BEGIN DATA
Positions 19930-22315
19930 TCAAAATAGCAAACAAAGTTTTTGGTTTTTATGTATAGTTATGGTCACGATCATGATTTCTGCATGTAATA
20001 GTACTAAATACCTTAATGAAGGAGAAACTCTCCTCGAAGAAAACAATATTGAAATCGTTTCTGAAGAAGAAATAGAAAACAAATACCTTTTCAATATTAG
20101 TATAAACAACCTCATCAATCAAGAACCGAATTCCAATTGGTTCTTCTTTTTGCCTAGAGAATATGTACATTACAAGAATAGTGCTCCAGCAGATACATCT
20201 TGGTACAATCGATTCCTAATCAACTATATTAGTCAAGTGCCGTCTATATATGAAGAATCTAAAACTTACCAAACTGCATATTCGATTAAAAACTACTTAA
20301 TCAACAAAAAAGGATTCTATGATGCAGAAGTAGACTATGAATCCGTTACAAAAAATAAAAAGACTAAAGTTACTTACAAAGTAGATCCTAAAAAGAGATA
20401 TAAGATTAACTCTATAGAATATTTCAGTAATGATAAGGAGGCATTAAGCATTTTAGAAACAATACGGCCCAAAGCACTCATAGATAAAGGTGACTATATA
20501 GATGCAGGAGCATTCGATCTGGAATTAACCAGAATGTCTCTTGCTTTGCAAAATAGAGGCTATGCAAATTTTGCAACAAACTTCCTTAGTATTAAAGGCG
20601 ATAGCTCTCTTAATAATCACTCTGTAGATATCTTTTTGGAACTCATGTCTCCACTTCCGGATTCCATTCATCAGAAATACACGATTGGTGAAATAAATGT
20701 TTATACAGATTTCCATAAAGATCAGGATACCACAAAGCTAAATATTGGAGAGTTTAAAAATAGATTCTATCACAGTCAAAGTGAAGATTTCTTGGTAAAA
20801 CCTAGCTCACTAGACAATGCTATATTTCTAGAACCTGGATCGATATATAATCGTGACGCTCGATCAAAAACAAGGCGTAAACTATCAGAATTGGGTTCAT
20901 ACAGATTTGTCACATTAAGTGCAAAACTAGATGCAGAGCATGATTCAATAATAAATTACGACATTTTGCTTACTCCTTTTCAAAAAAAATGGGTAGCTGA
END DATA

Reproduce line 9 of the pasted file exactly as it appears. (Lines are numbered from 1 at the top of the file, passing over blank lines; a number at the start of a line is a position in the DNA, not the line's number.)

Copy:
20601 ATAGCTCTCTTAATAATCACTCTGTAGATATCTTTTTGGAACTCATGTCTCCACTTCCGGATTCCATTCATCAGAAATACACGATTGGTGAAATAAATGT